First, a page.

Why Parallelism? An Example from Deep Reinforcement Learning

06 Jul 2017

In this post, I introduce the Google DeepMind paper "Massively Parallel Methods for Deep Reinforcement Learning," published in ICML 2015, and discuss the motivation behind developing parallel implementations of powerful algorithms.

Paper contributions

This paper presents a distributed implementation, called Gorila, of the Deep Q-Network (DQN) algorithm, which applies deep neural networks to the problem of reinforcement learning (RL). The algorithm, which was published in Nature, uses a deep convolutional network to approximate the optimal action-value function, which guides an RL agent's behavior. The core breakthrough: the agent was trained to play a set of Atari 2600 computer games based solely on the pixels of still frames and associated scores, and yet beat all previous implementations, achieving a level of performance comparable to that of professional human players.

The authors of this paper used Gorila to play 49 Atari 2600 games in two different test settings, and did even better, beating the non-distributed DQN implementation in 31 out of 49 games in the first, and 41 out of 49 games in the second. Notably, to reach these results, their system was trained for a wall-clock time that was roughly an order of magnitude less than that required by the single GPU implementation.


Gorila achieves these results by introducing parallelization along three axes:

  1. Actors - In an RL algorithm, actors are the agents that explore an environment, and reap reward as they do so. Gorila supports \(N_{act}\) actors which operate in parallel on \(N_{act}\) instantiations of the same environment. Each actor generates its own trajectory of experience on the environment, which can be stored both in local memory and in a global memory.

  2. Learners - Learners sample experience from the local or global store, and apply an RL algorithm such as DQN to it, generating a gradient vector \(g_i\) to be communicated to the parameter server (see third point). The parameter server uses these gradient vectors to update a master copy of the Q-network. Gorila supports \(N_{learn}\) concurrent learner processes, each of which contains a replica of the Q-network, and computes a gradient update from an independently drawn sample of experience at each iteration.

  3. Parameter server - The parameter server, which serves the role of a master node, maintains a distributed representation of the Q-network, with the parameter vector θ split across the \(N_{param}\) machines of the server. The parameter server receives gradient updates from the learners, and each of the \(N_{param}\) machines applies the appropriate updates to the subset of θ that it is responsible for. This process of applying updates in a distributed manner follows an asynchronous variant of stochastic gradient descent. The parameter server periodically sends an updated copy of the Q-network to each learner.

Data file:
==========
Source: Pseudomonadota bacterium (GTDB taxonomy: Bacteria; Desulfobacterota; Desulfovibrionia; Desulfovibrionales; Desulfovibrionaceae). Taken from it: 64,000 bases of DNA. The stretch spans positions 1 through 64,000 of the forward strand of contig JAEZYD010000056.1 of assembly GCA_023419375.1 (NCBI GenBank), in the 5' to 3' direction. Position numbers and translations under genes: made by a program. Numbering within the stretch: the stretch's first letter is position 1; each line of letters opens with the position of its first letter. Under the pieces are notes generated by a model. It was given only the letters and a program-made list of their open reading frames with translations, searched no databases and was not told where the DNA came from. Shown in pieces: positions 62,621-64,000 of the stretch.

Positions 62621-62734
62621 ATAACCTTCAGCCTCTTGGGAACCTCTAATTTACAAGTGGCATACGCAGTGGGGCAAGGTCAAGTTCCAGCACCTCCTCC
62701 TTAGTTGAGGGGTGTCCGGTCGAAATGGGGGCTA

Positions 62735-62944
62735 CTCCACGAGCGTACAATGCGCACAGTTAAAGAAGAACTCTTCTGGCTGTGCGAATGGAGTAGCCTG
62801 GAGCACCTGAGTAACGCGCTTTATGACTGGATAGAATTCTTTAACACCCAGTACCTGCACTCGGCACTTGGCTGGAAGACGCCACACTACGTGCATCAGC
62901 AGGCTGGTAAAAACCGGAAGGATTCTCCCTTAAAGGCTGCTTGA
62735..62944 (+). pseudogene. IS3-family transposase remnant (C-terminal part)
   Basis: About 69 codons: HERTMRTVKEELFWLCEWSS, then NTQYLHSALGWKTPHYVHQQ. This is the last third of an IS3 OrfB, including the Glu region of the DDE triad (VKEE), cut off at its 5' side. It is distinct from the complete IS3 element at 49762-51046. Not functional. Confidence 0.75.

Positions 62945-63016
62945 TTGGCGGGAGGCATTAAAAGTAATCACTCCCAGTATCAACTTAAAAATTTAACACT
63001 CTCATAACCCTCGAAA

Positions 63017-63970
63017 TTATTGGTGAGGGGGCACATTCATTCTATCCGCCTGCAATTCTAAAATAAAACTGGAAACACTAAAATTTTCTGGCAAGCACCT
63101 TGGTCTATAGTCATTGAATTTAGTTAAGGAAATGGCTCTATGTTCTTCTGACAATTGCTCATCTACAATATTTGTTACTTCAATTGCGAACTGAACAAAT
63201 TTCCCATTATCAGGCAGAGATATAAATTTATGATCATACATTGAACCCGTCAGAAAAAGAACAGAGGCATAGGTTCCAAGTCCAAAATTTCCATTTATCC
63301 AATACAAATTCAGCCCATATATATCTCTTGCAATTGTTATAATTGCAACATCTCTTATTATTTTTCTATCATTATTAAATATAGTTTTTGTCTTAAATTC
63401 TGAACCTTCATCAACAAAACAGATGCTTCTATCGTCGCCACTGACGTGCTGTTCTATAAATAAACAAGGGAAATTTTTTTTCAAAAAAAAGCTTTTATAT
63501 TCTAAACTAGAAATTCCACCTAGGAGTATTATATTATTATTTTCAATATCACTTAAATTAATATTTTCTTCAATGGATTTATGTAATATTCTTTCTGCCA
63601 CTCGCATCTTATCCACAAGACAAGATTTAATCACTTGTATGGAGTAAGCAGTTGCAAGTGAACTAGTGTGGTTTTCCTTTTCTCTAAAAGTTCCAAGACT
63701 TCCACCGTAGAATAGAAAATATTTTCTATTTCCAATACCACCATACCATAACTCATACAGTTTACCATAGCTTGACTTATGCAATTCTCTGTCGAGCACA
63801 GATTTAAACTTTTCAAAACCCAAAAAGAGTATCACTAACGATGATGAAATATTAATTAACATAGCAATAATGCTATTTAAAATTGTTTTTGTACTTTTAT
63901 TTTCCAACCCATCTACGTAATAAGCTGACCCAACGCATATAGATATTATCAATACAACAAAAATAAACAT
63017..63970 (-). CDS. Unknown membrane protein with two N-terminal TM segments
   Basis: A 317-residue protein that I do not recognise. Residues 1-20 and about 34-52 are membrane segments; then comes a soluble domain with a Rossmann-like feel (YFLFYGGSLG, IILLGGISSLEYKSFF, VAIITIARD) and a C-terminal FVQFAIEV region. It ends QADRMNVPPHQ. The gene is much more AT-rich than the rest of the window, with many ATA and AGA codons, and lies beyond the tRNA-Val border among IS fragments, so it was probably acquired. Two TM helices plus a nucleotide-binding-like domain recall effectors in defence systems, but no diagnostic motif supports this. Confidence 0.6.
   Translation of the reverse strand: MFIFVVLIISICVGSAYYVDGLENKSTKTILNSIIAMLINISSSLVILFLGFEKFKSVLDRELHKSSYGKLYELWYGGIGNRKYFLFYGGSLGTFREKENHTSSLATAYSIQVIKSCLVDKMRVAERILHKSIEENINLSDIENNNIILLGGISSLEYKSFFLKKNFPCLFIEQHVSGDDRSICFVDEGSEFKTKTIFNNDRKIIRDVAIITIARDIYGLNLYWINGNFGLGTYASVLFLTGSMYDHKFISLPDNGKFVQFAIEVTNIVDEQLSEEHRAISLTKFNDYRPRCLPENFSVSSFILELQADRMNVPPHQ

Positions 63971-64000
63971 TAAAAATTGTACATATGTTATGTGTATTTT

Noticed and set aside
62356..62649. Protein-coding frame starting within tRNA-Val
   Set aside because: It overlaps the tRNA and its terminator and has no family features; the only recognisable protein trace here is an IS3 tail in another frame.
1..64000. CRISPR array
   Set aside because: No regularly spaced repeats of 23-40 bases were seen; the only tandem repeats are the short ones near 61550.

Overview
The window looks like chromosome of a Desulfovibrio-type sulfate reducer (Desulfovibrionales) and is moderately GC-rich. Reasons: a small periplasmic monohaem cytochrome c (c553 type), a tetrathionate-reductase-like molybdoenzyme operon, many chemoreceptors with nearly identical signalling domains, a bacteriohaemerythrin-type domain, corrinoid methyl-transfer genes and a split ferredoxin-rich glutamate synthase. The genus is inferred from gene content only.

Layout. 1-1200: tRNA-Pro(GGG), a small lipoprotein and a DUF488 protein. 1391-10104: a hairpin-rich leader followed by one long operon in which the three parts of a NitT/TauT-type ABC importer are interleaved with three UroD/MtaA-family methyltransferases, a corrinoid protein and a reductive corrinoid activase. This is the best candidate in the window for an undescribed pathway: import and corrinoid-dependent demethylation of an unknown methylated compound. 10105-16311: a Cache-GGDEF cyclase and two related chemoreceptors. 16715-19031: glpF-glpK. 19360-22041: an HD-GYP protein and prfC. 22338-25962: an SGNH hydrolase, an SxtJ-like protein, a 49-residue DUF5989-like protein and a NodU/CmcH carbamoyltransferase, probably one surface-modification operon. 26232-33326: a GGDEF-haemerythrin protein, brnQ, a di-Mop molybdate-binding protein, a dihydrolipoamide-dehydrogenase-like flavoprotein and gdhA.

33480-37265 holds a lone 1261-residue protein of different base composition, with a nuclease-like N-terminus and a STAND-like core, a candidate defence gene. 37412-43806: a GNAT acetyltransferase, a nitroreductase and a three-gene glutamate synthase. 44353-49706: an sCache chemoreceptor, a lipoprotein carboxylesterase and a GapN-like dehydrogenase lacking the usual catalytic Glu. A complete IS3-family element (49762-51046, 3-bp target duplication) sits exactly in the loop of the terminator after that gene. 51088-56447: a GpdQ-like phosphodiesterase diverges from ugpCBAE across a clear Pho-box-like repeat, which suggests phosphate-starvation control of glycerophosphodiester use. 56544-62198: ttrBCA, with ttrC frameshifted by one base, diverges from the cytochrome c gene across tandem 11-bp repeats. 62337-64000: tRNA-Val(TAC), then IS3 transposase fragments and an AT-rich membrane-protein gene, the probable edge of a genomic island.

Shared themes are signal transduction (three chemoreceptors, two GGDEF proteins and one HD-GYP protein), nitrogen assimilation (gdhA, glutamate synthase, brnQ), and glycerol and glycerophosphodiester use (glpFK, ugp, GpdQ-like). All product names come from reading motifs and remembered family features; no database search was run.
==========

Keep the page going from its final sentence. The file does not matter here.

Figure 1: The Gorila agent parallelizes the training procedure by separating out learners, actors, and the parameter server. In a single experiment, several learner processes exist and they continuously send gradients to the parameter server, and receive updated parameters. At the same time, independent actors accumulate experience in parallel, and update their Q-networks from the parameter server. (Source: original paper)
Figure 1: The Gorila agent parallelizes the training procedure by separating out learners, actors, and the parameter server. In a single experiment, several learner processes exist and they continuously send gradients to the parameter server, and receive updated parameters. At the same time, independent actors accumulate experience in parallel, and update their Q-networks from the parameter server. (Source: original paper)

So what?

Why is this significant? It seems obvious that if you throw more computational power at a problem (i.e. by running the algorithm on a cluster of CPUs, as opposed to a single node), performance (as measured by accuracy or head-to-head performance, given comparable training time) should improve, or alternatively, that the required training time should decrease (given comparable results). In general, what is the point of a paper that presents a distributed implementation of a well-known algorithm, and claims that performance improved?

Actually, the contribution can be of one of two flavors:

  1. Demonstrating that a particular algorithm can be implemented fruitfully in a distributed fashion. Emphatically, this is not always the case. Such a paper might show that the throughput of the system scales linearly with the level of parallelization (e.g. number of concurrent processes used), which suggests that a large portion of the computation is parallelizable. Notably, even a sub-linear improvement can be a win, as achieving any kind of speedup with a distributed design requires overcoming inherent communication and synchronization-related overheads.